Judges 20:16


Judges 3:15 and 20:16 specifically refer to a warrior’s left-handedness. While ordinarily a man’s dominant hand may be too trivial even for trivia buffs, there is an advantage to being left-handed when physical confrontations are involved. Everything comes at you from the wrong side.


History has not dealt kindly toward left-handedness. Even into the 20th century, left-handedness was seen as something sinister, or gauche – a condition to be corrected, even if through force. It is interesting that sinistral and gauche are actually the Latin and French words for left, while the corresponding words for right are dextral and droit. The modern word sinister simply means evil or suspicious. The modern word gauche means awkward or clumsy.


The order is fascinating: Sinistral does not have anything to do with evil or suspicion. It means left-handed. Sinister comes from sinistral; it does mean evil or suspicious; and the derivation of the word implies that being sinister is a consequence of being left-handed.


I wonder if there might be any connection to left-handedness being mentioned only twice in all of scripture, and that both mentions occur in the book of the Bible set apart to show the base venality of a people let alone to do what is right in their own eyes. But I suspect no connection exists.


The big hole of a pair of scissors is on the wrong side. The valves of the trumpet, the stick shift, the fanning of a pinochle hand hides the values of the cards that were dealt. The world treats you as though gauche when you are left-handed.


It may be a coincidence, but the stigma of being left-handed went away about the same time that sports popularity started to rise. Batters in baseball games get a fraction of a second before they must decide whether or not to swing. And when the pitcher is left-handed, the ball is coming from the wrong direction. This places a premium on the left-handed pitcher – even before you know anything else about him. My own son is left-handed. He excelled as a first baseman. But at the tryouts, the coach took one look at him, and thought “pitcher.”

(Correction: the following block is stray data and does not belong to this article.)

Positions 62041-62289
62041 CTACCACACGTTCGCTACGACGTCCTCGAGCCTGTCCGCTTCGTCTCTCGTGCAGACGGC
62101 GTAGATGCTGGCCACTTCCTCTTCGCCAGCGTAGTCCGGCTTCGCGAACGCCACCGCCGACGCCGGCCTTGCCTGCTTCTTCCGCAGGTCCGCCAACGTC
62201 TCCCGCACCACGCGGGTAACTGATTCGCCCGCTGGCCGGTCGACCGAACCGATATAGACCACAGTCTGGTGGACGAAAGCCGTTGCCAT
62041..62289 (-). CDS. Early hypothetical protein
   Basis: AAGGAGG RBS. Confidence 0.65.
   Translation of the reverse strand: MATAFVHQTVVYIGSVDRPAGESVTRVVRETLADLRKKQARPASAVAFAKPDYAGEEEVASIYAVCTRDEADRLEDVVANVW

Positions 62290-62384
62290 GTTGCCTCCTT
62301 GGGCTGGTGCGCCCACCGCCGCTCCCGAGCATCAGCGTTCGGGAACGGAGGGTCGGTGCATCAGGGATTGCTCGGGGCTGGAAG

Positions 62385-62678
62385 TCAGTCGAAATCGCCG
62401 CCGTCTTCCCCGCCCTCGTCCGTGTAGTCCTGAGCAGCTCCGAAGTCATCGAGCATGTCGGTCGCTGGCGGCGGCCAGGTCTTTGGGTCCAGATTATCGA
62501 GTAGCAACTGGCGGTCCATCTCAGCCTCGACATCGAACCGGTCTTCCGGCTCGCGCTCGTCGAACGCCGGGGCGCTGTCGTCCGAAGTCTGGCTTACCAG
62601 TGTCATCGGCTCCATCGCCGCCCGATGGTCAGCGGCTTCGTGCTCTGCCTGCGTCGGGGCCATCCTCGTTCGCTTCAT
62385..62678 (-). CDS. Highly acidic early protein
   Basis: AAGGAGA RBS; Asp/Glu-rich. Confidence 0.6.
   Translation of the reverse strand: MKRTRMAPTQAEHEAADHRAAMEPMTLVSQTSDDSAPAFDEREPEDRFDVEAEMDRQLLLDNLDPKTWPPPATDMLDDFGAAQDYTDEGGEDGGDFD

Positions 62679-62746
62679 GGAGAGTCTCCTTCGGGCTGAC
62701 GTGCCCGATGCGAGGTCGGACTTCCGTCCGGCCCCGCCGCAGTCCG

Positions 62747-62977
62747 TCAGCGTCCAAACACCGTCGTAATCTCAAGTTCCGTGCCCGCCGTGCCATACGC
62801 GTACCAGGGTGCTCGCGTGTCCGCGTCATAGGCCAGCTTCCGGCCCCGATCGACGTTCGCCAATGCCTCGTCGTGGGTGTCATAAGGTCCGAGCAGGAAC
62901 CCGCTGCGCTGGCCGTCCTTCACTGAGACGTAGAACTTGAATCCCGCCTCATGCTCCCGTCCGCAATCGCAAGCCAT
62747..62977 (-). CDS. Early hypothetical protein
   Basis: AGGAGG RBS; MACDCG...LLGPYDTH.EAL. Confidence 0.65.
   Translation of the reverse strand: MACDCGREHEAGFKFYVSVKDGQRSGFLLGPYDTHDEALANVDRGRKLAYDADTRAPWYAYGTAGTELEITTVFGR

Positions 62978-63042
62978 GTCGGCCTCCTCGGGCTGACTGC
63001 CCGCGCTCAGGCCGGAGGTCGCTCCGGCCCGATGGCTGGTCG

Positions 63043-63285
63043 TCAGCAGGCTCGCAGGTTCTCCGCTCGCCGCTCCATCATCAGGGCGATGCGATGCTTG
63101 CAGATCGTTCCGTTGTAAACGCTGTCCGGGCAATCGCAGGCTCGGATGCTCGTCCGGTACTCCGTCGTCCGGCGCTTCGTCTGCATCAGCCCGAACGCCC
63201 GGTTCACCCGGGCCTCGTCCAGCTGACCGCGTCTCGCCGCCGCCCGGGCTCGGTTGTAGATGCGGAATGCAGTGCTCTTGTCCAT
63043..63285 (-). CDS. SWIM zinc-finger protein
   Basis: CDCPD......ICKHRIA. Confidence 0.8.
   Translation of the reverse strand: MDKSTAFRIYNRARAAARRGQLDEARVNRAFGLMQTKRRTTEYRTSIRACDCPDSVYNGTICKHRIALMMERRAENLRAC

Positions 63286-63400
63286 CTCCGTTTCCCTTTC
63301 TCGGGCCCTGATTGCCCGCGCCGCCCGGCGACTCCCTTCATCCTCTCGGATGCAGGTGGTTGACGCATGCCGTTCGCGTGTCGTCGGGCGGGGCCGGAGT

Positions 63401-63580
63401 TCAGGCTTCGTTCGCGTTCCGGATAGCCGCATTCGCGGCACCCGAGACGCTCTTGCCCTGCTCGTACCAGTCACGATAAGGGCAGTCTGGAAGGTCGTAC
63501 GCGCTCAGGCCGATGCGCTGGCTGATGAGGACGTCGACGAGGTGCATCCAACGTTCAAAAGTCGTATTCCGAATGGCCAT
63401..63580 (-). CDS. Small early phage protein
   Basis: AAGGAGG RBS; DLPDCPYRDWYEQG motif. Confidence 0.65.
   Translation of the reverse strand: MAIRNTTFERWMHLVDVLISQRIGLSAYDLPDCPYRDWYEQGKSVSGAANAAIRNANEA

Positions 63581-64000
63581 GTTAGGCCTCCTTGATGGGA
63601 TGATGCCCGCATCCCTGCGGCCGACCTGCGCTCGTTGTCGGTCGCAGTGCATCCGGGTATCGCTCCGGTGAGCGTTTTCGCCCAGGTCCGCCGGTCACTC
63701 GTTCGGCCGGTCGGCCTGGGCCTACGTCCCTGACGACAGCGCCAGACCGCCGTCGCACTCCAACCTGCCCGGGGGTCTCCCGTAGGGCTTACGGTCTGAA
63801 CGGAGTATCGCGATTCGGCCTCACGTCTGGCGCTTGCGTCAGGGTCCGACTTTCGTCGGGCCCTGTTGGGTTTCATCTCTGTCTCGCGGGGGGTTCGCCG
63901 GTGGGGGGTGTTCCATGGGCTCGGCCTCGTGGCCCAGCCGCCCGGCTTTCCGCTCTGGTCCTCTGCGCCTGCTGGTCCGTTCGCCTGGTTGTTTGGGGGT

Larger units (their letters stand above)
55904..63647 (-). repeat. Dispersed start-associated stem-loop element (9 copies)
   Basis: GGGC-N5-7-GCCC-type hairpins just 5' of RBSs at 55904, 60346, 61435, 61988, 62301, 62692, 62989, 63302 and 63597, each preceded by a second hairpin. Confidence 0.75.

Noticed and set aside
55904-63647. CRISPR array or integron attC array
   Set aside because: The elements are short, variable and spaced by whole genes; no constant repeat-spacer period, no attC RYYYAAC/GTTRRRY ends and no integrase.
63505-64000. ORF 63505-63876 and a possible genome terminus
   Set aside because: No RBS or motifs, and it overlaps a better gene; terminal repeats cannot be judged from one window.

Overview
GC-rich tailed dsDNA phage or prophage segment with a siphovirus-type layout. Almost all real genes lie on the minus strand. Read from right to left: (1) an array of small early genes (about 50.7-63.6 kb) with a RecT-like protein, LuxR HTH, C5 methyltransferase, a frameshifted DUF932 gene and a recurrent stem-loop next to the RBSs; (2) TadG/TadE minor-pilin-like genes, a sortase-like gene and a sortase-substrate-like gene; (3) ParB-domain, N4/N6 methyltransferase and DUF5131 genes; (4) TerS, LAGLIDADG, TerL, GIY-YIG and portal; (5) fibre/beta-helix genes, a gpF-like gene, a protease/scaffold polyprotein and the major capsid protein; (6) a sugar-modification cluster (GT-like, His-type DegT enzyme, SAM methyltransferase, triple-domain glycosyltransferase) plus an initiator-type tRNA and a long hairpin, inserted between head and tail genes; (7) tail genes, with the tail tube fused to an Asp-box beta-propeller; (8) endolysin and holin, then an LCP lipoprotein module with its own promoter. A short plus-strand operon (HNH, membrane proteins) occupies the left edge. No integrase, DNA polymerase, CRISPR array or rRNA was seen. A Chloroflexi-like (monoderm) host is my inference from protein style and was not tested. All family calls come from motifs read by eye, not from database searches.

When you play tennis with John McEnroe or Jimmy Connors, the ball is spinning the wrong way, causing you to play an inferior game. Football defenders chasing quarterbacks such as Steve Young, Michael Vick or Tim Tebow discover they run the wrong way as you pursue them – after it is too late for you to adjust. For some reason left-handed bowlers score higher than right-handed bowlers – though I have no idea why that should be. Some people explain it through the earth’s rotation. Let them. I have better things to rebut.


Since the day Richard Nixon resigned, we have seated seven Presidents. Only Jimmy Carter and George W. were right-handed. The 1992 Presidential campaign featured three viable candidates. All three were left-handed. Herbert Hoover and Harry Truman were left-handed.


Ehud is the only person in the Bible identified by name to be left-handed. And is seems reasonable to think that gave him advantage in the battle – and that’s why the Holy Spirit mentions it. In Judges 20, we meet a platoon of 700 men who were 1) chosen; 2) left-handed; and 3) able to throw a stone at a hair and not miss. In that context, left-handedness seems to be a qualification of advantage in battle. There is commentary that suggests that these men were not all natural left-handers, but were trained as left-handers to have an advantage in battle.


Training a right-hander to fight left-handed. Now that impresses me as sinistral.


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